I have had the good fortune to meet many masters, many gurus, many teachers from many traditions. Do you know which master, which guru has most inspired me? It is life itself. Life is our best teacher.–Godwin Samararathne
This is my bumbling attempt to lift up 1) my fellow blogger Bodhisattvaintraining who got some intense news this week and 2) all our friends and family on the East Coast who probably can’t read this because they have no power.
You are down to your last $200 while living in your car–I’ve been-there-done-that (btdt). Your girlfriend dumps you and marries the next guy she meets–btdt. You sink all your money into a pipe dream that explodes in your face–btdt. In situations like this, the “everything happens for a reason” crap just doesn’t cut it. You need an emotional epidural STAT.
Here are five quick fixes for emergency situations. These techniques have worked for me in the past, and they continue to work for me in the present. I do not know if they will work for you because I am aware that some of you are suffering from losses that make my hardships look like a walk down the red carpet at the Academy Awards. I offer them not as an expert, but as a friend.
“Breathe in calm, breathe out smile”–Thich Nhat Hanh
Like my Chinese father-in-law says, “It so simpo.” Just breathe. When I was a kid, I had pleurisy, which is a lung infection. Every time I tried to take a breath, I would get a sharp pain like someone was jabbing a metal toothpick right between my intercostal muscles. I started to cry, but this made me breathe erratically which caused more pain. Then I panicked and started to hyperventilate which deepened the pain. It was torture.
When things seem unbearable in my life, I take a deep pain-free breath and thank God for the air.
the perfect moment
“The wound is the place where the light enters you”–Rumi (I borrowed this quotation from Mirth and Motivation. Thanks Elizabeth.)
I once met a Swedish traveler named Julian at a meditation retreat in Sri Lanka–a small island off the southern tip of India. They called Julian “the sitting one,” because he traveled all around India and Sri Lanka to attend every kind of meditation retreat available. With his shaved head and milky white skin, he looked like a little porcelain buddha as he sat for hours without moving.
One day Julian and I were walking around the meditation centre which is located in the secluded hills above a beautiful valley surrounded by tea plantations. When we came to a clearing that revealed a perfect view of the verdant valley and the setting sun, Julian remarked, “There will never be a more perfect moment than this: right here, right now.”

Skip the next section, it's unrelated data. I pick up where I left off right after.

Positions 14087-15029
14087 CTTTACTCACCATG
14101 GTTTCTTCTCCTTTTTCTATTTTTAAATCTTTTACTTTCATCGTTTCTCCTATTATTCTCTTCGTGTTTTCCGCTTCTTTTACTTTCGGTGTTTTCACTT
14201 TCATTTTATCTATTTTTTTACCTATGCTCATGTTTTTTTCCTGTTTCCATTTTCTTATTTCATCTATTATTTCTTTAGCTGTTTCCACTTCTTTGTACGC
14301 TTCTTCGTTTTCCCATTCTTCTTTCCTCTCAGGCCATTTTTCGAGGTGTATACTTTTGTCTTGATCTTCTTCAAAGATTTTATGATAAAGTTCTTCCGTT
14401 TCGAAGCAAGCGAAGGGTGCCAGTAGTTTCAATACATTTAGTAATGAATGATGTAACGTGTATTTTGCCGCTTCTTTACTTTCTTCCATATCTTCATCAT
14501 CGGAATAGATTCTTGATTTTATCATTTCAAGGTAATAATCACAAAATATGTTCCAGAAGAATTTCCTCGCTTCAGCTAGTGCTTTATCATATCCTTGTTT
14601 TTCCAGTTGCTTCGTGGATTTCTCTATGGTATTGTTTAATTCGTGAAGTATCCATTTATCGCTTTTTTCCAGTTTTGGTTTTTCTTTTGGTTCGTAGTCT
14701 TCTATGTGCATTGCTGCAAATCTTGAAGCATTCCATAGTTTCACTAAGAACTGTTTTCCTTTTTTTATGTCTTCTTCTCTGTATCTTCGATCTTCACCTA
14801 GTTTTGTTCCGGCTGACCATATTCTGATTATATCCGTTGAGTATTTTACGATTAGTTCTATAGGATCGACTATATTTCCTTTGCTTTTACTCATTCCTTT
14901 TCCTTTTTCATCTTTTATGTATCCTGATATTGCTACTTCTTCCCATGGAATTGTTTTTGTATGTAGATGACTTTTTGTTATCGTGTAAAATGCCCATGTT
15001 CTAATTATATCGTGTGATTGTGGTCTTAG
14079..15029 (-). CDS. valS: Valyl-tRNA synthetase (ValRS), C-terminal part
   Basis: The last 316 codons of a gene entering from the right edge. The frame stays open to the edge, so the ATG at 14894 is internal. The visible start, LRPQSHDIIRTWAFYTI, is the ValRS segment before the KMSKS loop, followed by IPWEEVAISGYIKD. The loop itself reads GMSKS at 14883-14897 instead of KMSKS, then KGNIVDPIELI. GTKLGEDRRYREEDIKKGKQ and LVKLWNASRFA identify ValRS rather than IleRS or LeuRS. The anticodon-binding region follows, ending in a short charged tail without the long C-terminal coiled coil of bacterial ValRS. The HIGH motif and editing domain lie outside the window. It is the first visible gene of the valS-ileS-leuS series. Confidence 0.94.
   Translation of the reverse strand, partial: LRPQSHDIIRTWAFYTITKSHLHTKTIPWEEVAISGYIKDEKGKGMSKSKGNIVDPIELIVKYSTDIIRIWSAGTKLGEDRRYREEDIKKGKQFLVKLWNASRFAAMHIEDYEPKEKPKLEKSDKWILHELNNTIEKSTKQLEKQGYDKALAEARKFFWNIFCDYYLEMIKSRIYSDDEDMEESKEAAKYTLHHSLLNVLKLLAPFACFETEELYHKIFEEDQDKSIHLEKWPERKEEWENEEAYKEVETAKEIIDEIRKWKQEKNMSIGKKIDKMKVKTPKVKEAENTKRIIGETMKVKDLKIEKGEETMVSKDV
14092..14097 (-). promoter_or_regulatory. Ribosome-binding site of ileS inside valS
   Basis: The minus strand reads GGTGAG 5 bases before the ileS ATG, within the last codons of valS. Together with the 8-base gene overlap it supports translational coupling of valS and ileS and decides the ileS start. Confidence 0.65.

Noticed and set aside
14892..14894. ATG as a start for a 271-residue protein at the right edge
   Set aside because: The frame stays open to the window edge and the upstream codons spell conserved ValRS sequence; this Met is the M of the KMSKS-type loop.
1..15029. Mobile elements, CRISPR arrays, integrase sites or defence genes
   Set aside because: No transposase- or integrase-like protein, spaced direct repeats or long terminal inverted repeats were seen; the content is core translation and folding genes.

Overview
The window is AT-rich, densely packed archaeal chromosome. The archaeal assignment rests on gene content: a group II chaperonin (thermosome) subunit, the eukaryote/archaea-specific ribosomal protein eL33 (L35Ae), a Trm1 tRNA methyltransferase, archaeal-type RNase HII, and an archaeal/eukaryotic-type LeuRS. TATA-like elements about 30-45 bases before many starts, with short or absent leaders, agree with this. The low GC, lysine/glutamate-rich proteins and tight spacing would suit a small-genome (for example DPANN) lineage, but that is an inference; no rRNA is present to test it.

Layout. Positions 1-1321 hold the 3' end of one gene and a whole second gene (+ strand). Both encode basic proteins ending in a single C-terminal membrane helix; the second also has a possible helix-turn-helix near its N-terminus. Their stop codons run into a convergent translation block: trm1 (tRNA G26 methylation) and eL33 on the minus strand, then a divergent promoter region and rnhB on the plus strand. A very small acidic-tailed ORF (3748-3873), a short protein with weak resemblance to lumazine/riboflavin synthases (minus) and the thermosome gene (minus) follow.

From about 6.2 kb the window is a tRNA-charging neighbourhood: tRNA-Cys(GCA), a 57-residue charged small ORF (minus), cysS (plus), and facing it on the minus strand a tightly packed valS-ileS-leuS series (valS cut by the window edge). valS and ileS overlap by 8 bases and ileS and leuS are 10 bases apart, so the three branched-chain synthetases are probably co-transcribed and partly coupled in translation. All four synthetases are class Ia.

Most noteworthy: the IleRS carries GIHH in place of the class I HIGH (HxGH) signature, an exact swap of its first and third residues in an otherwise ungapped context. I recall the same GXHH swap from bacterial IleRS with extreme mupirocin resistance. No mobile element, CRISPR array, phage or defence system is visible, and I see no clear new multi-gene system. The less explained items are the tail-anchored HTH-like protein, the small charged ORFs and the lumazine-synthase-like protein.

“You can say that again. This is beautiful,” I replied. But Julian just kept walking.
A few minutes later we came to a trash dump. A rusted refrigerator, some paint buckets, and piles of scrap wood littered the shrubbery under a dying tree. “There will never be a more perfect moment than this: right here, right now,” repeated Julian.
I try to keep this in mind when my life starts to smell like a trash dump. It is not the external circumstances that define our existence; it is the moment, the now, that exists only in our minds. We have complete control of that moment. We can make it “on earth as it is in heaven” or we can make it hell on earth.
“Catch a wave and you’re sitting on top of the world”–Beach Boys
Sometimes it is good to get away from people, including yourself. I have found that getting lost in nature helps me find my way in society. You don’t have to climb Mount Everest. Just hug a tree for 20 minutes. Take a walk on the beach and let the depth of the ocean swallow your ego and your problems. Follow an ant for 10 minutes and all the work you have to do doesn’t seem that tough anymore.
“When you arise in the morning give thanks for the morning light, for your life and strength. Give thanks for your food and the joy of living. If you see no reason for giving thanks, the fault lies in yourself.”–Tecumseh (1768-1813)
The deeper I fall into despair the more I look for things to be grateful for. Once you find them, they are a lifeline that will pull you out of the miry pit as long as you keep hold of the line by finding more things to be grateful for. When I was living in my car, I was thankful for every night I found a place to park, and I could not believe how many people helped me out. When they saw that I was sleeping in the back of my truck, rather than call the cops, they invited me to park on their property or in their garage. Some even invited me in their houses and let me use their showers. Gratitude makes miracles happen. Regardless what the evening news says, the world is still an altruistic place. All people are full of love and godliness. They might have forgotten or may be ignoring their goodness, but when we are thankful for this inherent sacredness, the whole world welcomes us with open arms.
“Thank you Lord for what you’ve done for me. Thank you Lord for what you’re doing now.”–Bob Marley
If all else fails, put on some Bob Marley. If Jesus, Buddha, Gandhi, and Martin Luther King had iPods, I guarantee you that Bob Marley would be on their playlists. I don’t know if it is the upbeat tempo of the reggae sound or if it is the word of God that comes from Marley’s lips, but Songs of Freedom have pulled me out of my darkest moments. My favorite tracks are “Thank you Lord,” “No Woman, No Cry,” “Simmer Down,” “Onelove,” and “Acoustic Medley.” “The stone that the builder refused, shall be the head cornerstone.” Lauren Hill‘s “Turn the Lights Down Low” remix will also work in a pinch.
What are your lifelines when you hit rock bottom? Please share.
Thank you for reading, sharing, and/or smiling.